When they want to specialise, they are sent on courses, paid for by their employer, to learn the theory of new areas. Then they can be sent in to test their new knowledge on more unsuspecting members of the public.

The very best, or at least keenest, surgeons will often study books to learn about new areas, or stay after work to watch (or help) with operations they are not familiar with.

Overall, a good analogy. I think a software developers could learn a lot from doctors.

Anonymous said...

Great post, as always, Sandro!

I'm not sure I agree that employers *shouldn't* be concerned about training. I think its in an employers interest to help their staff improve - both in terms of retention and helping people develop.

You're absolutely spot on that it isn't *only* the employers responsibility, though. I think its up to all of us to try to improve our craft. This means developers need to take a more proactive approach to learning and not just "waah waah my employer never sends me on training courses".

Some are cheap, why not pay for them yourself? And as you say, there are many excellent ways to learn that don't need any money at all - just time.

I do wonder though how much of "raising the bar" is also down to encouraging companies to do more? If companies were more proactive in setting up tech libraries, encouraging devs to blog, working on open source projects in their spare time, attending dojos and other community events - that would surely also raise the standard of craftsmanship?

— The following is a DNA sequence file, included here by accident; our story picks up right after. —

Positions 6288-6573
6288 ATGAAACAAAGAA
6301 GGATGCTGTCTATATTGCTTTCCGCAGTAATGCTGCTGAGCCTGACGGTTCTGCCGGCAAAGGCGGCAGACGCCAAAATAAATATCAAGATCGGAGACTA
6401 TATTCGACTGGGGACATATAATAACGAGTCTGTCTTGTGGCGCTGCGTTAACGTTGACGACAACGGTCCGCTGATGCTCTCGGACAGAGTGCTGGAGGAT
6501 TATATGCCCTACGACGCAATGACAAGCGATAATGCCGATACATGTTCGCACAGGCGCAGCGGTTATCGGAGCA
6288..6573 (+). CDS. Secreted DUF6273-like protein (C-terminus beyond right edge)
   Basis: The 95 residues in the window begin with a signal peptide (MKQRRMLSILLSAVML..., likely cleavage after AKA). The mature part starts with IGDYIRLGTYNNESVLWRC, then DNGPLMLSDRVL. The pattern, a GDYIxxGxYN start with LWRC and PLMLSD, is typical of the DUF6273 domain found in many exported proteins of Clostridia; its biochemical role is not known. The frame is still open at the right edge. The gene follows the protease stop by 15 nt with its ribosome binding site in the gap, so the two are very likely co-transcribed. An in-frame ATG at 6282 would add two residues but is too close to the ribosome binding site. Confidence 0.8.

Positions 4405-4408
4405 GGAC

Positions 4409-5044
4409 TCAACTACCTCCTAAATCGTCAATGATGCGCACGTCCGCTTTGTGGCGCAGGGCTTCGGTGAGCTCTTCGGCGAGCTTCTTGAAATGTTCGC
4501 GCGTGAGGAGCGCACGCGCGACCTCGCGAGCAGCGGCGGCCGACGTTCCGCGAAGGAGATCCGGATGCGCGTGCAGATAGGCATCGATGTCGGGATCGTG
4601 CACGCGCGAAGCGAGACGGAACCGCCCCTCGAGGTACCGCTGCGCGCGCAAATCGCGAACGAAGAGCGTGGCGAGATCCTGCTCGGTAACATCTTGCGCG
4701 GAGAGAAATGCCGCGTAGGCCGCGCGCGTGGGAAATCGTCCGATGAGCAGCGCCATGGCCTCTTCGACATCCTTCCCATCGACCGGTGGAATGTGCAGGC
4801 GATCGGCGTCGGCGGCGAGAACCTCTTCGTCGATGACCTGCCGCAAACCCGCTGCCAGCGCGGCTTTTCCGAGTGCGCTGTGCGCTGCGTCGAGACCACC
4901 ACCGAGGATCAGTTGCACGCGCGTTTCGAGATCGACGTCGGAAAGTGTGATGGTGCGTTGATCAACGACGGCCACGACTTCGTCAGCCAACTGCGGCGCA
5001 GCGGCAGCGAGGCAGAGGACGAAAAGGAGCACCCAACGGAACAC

Alexandru Bolboacă said...

I agree partially with your comments. If we look at software as a craft, it's our (the developers) duty to define standards for professionalism and to raise the bar. This doesn't mean that employers shouldn't be involved; they should take part in the effort, but until we convince them we should be doing whatever we can.

Also, you failed to mention code retreats, which are in my view the best type of learning event for a community.

Shameless plug: I've written an article similar to yours and I think it's a good companion to yours http://www.alexbolboaca.ro/wordpress/my-take-on/software-craftsmanship

Sandro Mancuso said...


"There is a senior surgeon present to demonstrate to them, give tips or to take over for very delicate or complex parts of a procedure."

That's exactly the model of the software craftsmanship where apprentices and journeymen learn from a master. This is perfect. But at the end, you are "paying" for a good service that is enforced by the supervision of the senior surgeon.

I believe that my point was more like just having apprentices performing the surgery without the supervision of a senior surgeon.

Sandro Mancuso said...